Chris Scholey is a man who knows his glass. With 20 years' experience, a background in sales and marketing and posts including managing director of Rexam Glass, vice-chairman of the advisory committee on packaging and director of the Packaging Federation, his pedigree in the industry is impeccable.
No doubt this track record will stand him in good stead in his new role of director of strategy and communications at British Glass. Scholey will be working on a consultative basis for the company two days a week - his job differing slightly from that of his predecessor Andy Hartley, who was a full-time team member. Despite time and cash restrictions, Scholey has a clear method of work mapped out, not to mention a clear agenda.
"I need to be focused and not take a shotgun approach, doing lots of different things at once," he says. "I have a modest budget and am only here two days a week, so this focus is essential."
Within his remit Scholey says that packaging waste is a critical issue. "The glass industry is so far doing well in terms of recycling and this year we expect to see a figure of 1.2 million tonnes, which will be a record," he says. "This will give a recycling rate of 48%, well ahead of the Defra target of 44.6%."
With a target of 60% by 2008, Scholey says the next three years are going to be tough and that 2006 will be the first really difficult year. With this in mind, he says that discussions need to take place with Defra to re-examine how the industry is going to get to the all-important 60% mark. But Scholey says progress so far has been impressive, and with PRN prices averaging £10-£15 since the system was introduced, good increases have been achieved without it costing the industry too much.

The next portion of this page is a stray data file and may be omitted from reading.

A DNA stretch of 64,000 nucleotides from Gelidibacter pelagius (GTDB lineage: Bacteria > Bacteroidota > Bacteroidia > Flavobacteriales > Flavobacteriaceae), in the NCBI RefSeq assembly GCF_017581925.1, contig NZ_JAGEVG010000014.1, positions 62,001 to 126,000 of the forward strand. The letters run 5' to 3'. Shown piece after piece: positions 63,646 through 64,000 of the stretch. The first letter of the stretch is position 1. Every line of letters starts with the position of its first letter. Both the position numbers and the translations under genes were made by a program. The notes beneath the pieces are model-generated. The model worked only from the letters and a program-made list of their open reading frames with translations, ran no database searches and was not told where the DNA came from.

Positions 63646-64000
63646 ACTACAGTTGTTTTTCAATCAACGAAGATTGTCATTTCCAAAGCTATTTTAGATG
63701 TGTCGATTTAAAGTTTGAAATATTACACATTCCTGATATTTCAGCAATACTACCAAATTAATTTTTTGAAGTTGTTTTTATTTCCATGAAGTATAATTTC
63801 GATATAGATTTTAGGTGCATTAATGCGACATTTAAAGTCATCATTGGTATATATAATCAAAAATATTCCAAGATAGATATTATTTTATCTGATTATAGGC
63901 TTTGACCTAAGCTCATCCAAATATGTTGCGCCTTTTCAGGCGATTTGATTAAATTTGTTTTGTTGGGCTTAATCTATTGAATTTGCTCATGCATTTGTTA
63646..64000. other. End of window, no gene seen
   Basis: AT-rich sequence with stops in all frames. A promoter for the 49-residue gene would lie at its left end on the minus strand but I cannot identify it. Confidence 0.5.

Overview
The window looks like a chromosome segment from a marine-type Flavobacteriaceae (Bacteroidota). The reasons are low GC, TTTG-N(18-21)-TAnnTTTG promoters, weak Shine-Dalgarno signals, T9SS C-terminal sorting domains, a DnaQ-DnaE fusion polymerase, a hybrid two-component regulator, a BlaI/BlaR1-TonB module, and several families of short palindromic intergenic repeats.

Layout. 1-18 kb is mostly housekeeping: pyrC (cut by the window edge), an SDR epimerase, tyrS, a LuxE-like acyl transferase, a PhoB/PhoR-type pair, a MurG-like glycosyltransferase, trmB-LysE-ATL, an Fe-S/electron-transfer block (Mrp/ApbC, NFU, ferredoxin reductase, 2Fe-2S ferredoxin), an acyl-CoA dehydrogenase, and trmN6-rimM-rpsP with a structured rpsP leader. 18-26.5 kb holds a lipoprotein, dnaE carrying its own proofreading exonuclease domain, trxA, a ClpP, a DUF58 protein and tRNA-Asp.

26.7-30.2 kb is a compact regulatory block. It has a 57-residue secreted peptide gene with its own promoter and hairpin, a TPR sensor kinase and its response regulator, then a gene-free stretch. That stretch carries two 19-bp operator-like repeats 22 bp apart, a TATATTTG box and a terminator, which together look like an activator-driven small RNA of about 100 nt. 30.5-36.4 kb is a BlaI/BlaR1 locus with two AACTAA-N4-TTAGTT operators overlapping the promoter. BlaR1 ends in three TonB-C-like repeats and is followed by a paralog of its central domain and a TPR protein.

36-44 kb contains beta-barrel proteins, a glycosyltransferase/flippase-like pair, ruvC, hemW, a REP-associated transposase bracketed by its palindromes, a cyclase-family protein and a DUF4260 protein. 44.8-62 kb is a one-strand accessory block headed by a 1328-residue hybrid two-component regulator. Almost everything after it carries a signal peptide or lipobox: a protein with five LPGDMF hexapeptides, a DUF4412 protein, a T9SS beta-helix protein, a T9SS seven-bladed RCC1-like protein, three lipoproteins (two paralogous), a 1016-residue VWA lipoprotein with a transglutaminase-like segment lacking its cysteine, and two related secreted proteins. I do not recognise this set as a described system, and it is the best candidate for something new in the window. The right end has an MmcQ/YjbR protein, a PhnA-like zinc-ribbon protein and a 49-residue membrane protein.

But with challenging targets facing him, Scholey says the difficulty will be in maintaining momentum. A significant part of this will be getting more material separated at source and moving away from mixed collection, which in turn will mean continuing to work with the Waste and Resources Action Programme (WRAP) and local authorities.
With colour imbalance a continuing problem, Scholey says that he is looking for opportunities to promote the use of clear glass, particularly in the wine industry.
Encouraged by moves such as the Courtauld Commitment, where 13 top grocery retailers have expressed their commitment to reducing the amount of packaging and food waste, Scholey hopes to see more of this type of initiative.
"Around 80% of white wine is packaged in green glass for no good reason," he says. "I'm hoping to work with a number of parties and bring about some pressure to convert from green to clear." In addition to this, Scholey says that red wine also offers possibilities for clear glass packaging.
It is not only the colour of wine bottles that interests him. With imported bottles varying in weight, he says that much can be done to reduce this weight and subsequently packaging waste. But, colour separation, waste minimisation and the increased use of clear glass are big issues and ones that cannot be tackled in isolation.
"None of this can be done by British Glass alone," says Scholey. "We need to continue developing partnerships and working well with organisations such as WRAP and local authorities. Once all these groups are mobilised, much can be achieved."